I’ll be honest, I thought I was pretty savvy about coffee taxonomy knowing that there were two kinds, arabica and robusta. Not surprisingly, perhaps, a research paper about “Coffea stenophylla and C. affinis, the Forgotten Coffee Crop Species of West Africa” caught my attention. And of course, as I should have known, there are scores of different coffee species. What is particularly intriguing about C. stenophylla, however, is that in its day people considered it a very fine coffee indeed. A 1925 monograph recorded that “The beans are said, by both the natives and the French merchants, to be superior to those of all other species.”
Walking down the supermarket aisle in search of coffee, I have this warm inner glow. If I choose a pack that boasts the Fair Trade logo, or that of any other third-party certifying agency, I’ll be doing good just by paying a little more for something that I am going to buy anyway. The extra I pay will find its way to the poor farmers who grow the coffee, and together enlightened coffee drinkers can make their lives better. But it seems I’m at least somewhat mistaken. Certified coffee is certainly better than nothing, but it isn’t doing as much good as I fondly imagine. And the price premium I pay could be doing a lot more.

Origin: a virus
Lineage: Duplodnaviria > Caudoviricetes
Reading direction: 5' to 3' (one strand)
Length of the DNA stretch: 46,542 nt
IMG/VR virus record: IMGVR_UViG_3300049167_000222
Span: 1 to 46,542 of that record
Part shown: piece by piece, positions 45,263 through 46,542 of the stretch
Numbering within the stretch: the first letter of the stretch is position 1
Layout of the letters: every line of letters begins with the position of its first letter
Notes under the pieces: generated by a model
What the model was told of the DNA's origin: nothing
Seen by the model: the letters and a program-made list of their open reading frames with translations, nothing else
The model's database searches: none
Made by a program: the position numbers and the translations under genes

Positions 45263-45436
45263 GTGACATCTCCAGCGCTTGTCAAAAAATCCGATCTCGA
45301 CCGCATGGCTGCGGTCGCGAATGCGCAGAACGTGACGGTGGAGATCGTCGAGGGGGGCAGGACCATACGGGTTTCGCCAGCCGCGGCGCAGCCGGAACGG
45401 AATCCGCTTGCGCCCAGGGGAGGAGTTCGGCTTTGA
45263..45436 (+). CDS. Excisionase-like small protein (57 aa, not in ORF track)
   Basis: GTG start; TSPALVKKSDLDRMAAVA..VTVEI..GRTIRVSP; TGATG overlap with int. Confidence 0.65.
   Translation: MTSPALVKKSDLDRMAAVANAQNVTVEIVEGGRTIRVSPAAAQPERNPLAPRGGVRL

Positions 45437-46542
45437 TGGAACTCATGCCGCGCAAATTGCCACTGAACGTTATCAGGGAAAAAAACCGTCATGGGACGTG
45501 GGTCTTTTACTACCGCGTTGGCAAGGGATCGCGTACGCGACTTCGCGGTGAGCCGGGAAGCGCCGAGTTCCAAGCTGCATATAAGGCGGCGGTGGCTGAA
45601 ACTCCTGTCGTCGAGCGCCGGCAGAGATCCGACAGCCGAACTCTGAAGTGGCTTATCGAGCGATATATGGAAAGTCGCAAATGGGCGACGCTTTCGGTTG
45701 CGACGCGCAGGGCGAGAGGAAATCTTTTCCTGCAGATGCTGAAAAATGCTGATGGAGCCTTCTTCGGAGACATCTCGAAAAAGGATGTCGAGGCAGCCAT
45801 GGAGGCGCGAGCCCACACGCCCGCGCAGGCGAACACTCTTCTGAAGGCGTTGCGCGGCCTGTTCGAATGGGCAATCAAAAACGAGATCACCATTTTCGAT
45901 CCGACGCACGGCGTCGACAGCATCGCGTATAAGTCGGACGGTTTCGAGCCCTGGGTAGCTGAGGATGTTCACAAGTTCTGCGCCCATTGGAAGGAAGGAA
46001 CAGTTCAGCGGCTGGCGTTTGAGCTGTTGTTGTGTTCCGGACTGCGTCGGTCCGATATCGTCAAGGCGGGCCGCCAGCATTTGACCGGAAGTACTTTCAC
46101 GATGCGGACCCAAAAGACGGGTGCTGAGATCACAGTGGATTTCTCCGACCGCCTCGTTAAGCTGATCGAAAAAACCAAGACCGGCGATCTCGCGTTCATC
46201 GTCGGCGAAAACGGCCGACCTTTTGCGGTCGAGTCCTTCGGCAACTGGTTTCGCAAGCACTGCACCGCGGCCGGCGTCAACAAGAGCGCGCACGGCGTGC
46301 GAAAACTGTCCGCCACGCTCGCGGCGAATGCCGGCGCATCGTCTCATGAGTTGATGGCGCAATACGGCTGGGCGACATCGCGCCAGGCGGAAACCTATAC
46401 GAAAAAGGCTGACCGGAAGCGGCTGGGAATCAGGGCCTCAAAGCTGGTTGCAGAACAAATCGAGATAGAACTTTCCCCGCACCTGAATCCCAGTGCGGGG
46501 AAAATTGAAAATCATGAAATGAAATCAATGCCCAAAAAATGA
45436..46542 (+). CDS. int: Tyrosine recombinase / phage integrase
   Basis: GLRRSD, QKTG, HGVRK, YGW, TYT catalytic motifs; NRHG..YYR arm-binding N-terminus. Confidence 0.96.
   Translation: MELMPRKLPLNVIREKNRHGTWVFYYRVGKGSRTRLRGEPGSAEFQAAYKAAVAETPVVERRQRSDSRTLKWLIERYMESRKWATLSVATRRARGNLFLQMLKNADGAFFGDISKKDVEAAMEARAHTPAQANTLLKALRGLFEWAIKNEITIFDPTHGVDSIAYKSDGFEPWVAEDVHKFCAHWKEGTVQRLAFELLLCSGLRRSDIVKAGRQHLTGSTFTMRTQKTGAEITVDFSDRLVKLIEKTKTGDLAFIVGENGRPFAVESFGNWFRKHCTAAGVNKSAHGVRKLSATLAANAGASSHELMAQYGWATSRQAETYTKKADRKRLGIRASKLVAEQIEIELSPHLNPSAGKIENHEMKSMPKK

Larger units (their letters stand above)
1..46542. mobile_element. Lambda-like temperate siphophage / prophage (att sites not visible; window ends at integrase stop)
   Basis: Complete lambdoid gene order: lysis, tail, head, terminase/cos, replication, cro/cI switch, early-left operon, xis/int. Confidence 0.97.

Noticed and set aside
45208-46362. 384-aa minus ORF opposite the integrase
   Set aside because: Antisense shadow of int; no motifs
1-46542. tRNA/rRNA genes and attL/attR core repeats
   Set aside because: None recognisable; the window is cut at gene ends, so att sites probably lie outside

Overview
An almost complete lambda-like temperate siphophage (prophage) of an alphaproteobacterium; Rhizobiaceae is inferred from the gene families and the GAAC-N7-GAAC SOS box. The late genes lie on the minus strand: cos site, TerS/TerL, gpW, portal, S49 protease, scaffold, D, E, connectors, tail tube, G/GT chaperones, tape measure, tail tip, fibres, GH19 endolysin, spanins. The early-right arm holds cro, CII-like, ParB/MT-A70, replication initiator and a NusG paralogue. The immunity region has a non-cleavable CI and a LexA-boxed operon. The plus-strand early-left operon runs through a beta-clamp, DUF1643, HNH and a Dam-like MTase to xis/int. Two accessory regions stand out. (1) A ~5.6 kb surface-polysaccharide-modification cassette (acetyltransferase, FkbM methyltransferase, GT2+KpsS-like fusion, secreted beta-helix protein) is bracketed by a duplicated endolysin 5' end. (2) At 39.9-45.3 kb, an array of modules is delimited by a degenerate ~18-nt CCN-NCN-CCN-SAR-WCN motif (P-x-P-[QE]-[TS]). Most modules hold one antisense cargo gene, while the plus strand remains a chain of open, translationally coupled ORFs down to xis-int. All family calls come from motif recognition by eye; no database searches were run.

In this episode I hear about coffee that’s more ethical than fair, and about some of the ways in which Fair Trade falls short.
Coffee grounds are a valuable addition to compost and garden soil. Here are ideas for using coffee grounds in your garden, including precautions.